The Great Starvation Experiment: The Heroic Men Who Starved So That Millions Could Live

Todd Tucker, Author
Todd Tucker, Author . Free Press $26 (296p) ISBN 978-0-7432-7030-4
Ebook - 288 pages - 978-1-4165-3189-0
Paperback - 270 pages - 978-0-8166-5161-0
Show other formats
FORMATS

As WWII neared an end, 36 idealistic conscientious objectors, members of the Civilian Public Service, volunteered to be systematically starved. The project, headed by Dr. Ancel Keys, was designed to develop an understanding of the physiology and psychology of starvation and to provide strategies to manage the mass starvation that might follow the war's end in Europe. Tucker (Notre Dame vs. the Klan ) provides a fascinating and moving history of the experiment, centering on the lives and experiences of the volunteers and the formidable obstacles they overcame. Tucker tells the story with verve and economy, providing provocative discussions on subjects ranging from the ethical problems inherent in the use of human volunteers to the history of cannibalism and the conscientious objector movement. One strength of the book is the tension and drama evident as the subjects struggle with their hunger. Another strength is the charismatic Dr. Keys (who invented the K ration), an accomplished man who combined compassion and intelligence with an unquenchable desire to advance learning (he later raised the first alarms about the dangers of cholesterol and fat in the American diet). Keys, his experiment and his 36 starving men form a compelling combination. 8 pages of b&w photos. (May 2)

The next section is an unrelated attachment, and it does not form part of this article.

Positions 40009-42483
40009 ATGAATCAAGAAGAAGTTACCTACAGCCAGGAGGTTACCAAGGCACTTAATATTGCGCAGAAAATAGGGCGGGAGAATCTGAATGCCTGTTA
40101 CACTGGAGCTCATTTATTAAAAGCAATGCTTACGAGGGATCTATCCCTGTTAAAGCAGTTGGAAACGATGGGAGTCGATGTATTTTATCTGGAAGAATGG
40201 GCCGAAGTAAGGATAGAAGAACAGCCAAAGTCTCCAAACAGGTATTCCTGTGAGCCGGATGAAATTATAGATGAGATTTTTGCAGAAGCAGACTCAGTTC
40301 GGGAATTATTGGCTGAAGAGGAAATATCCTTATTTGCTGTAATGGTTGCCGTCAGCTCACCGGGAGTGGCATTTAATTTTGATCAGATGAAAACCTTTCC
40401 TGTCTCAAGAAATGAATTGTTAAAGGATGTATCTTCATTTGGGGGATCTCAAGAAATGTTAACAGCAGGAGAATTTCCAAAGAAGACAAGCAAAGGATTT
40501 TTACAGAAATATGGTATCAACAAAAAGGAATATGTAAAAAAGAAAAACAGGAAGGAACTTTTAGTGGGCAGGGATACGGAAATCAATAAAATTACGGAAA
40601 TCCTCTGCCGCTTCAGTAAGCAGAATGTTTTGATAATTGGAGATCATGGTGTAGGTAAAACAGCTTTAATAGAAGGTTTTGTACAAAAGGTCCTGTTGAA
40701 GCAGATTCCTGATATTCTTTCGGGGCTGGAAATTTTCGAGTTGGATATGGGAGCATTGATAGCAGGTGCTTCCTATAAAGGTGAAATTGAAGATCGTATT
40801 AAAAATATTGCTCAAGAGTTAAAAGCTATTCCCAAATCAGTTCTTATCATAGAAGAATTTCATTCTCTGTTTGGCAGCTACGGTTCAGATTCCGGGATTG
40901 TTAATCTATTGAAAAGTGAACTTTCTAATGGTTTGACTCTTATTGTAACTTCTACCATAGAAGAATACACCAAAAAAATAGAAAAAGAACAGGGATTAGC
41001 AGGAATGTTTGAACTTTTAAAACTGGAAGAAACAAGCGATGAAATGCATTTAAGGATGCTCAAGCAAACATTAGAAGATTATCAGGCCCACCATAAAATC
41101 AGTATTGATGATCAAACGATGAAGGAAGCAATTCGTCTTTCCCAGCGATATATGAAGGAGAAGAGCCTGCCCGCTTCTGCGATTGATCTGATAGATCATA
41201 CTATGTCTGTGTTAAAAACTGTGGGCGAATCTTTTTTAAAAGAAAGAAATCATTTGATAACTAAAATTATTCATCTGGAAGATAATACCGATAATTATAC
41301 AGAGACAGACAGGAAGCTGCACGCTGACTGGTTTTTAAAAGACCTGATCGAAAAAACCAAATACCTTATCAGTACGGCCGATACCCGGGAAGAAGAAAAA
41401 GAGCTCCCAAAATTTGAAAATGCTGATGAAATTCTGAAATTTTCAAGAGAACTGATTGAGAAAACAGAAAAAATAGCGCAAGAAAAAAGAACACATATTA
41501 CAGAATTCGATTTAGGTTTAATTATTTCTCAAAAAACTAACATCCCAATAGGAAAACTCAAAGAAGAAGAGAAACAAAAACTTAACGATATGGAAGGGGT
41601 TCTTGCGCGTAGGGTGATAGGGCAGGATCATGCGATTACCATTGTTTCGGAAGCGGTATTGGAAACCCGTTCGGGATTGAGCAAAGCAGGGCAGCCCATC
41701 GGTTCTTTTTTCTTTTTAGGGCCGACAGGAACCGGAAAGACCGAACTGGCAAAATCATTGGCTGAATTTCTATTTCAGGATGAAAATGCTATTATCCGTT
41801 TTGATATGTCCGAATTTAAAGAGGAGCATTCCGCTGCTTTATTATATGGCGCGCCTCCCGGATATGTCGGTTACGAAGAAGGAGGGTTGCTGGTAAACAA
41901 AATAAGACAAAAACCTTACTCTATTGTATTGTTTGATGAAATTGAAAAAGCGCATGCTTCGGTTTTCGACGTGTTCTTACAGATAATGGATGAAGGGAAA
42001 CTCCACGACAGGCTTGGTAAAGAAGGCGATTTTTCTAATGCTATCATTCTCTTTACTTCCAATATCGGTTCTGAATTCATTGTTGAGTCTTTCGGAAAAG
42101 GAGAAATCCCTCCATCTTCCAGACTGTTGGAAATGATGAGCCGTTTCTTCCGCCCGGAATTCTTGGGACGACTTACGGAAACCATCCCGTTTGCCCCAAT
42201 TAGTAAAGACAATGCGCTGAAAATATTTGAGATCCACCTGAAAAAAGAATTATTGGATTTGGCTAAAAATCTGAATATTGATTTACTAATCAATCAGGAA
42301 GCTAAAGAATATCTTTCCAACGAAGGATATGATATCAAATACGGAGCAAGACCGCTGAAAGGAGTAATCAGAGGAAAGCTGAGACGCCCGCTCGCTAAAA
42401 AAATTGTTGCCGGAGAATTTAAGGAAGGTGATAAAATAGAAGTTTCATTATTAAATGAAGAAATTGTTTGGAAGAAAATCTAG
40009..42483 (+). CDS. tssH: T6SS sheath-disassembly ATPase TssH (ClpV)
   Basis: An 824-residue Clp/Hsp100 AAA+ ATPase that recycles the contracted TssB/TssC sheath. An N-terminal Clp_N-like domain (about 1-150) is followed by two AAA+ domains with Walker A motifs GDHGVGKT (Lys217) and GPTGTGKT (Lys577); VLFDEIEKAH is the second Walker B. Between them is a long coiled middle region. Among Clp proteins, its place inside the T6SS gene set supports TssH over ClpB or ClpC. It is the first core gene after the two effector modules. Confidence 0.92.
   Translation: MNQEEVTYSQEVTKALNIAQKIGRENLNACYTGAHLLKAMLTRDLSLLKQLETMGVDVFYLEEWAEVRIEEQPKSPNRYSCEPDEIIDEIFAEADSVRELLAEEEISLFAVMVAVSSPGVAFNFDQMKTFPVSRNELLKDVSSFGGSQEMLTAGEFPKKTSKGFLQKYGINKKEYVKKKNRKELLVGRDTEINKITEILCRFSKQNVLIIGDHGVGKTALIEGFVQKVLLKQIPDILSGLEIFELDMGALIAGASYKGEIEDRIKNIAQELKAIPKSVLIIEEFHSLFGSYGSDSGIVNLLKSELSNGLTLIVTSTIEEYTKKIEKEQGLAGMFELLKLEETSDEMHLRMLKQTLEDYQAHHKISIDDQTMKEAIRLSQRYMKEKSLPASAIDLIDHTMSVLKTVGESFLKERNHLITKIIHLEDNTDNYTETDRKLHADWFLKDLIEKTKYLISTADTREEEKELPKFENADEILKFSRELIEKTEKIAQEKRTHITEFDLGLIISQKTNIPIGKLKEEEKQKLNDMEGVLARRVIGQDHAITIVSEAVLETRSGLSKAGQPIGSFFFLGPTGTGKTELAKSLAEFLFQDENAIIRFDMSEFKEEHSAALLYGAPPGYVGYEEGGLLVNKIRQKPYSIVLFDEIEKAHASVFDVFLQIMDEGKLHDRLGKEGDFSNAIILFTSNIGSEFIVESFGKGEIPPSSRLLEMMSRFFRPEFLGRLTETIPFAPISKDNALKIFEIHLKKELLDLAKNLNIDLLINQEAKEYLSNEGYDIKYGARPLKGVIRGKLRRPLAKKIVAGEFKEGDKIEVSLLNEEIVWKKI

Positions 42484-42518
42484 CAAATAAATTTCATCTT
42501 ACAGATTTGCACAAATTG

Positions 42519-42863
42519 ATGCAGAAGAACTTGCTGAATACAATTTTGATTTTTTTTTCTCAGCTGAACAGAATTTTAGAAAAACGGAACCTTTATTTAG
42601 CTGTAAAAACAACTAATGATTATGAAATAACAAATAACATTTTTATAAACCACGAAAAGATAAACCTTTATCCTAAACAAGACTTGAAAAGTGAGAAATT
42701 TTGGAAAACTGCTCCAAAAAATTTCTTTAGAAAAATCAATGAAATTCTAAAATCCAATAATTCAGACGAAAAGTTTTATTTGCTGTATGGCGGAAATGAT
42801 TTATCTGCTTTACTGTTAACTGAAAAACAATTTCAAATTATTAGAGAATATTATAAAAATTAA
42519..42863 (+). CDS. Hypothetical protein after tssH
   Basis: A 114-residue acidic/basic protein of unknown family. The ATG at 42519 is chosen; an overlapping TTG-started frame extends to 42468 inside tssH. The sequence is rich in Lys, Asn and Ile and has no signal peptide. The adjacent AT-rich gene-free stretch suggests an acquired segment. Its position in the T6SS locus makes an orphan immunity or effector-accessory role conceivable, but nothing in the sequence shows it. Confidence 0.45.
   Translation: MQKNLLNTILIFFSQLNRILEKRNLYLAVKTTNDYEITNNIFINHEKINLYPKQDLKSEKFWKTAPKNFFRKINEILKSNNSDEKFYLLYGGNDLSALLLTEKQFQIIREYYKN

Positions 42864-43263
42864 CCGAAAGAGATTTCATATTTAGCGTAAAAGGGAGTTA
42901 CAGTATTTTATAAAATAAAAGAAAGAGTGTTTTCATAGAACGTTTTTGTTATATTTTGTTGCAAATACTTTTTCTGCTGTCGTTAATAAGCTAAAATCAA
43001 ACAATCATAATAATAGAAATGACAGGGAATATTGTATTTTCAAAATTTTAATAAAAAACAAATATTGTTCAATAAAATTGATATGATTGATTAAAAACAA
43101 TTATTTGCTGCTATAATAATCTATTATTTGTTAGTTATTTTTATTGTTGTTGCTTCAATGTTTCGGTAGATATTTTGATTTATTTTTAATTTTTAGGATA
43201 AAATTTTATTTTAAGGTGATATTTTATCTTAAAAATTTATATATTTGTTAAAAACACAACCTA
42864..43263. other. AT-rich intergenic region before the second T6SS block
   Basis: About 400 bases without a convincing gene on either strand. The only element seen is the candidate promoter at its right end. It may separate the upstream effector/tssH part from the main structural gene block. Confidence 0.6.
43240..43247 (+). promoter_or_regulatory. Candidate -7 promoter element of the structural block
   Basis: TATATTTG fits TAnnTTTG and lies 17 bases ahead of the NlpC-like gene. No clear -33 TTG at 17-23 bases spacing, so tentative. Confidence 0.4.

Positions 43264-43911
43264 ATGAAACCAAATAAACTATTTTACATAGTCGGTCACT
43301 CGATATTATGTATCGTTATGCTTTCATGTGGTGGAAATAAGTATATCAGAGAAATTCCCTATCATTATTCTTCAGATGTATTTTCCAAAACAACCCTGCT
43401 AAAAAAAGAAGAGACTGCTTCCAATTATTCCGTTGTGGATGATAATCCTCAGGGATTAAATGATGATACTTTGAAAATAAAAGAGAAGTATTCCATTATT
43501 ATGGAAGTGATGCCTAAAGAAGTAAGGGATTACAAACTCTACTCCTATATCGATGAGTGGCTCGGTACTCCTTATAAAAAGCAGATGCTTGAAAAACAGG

The Best Books, Emailed Every Week
Tip Sheet!
MORE BOOKS YOU'D LIKE
X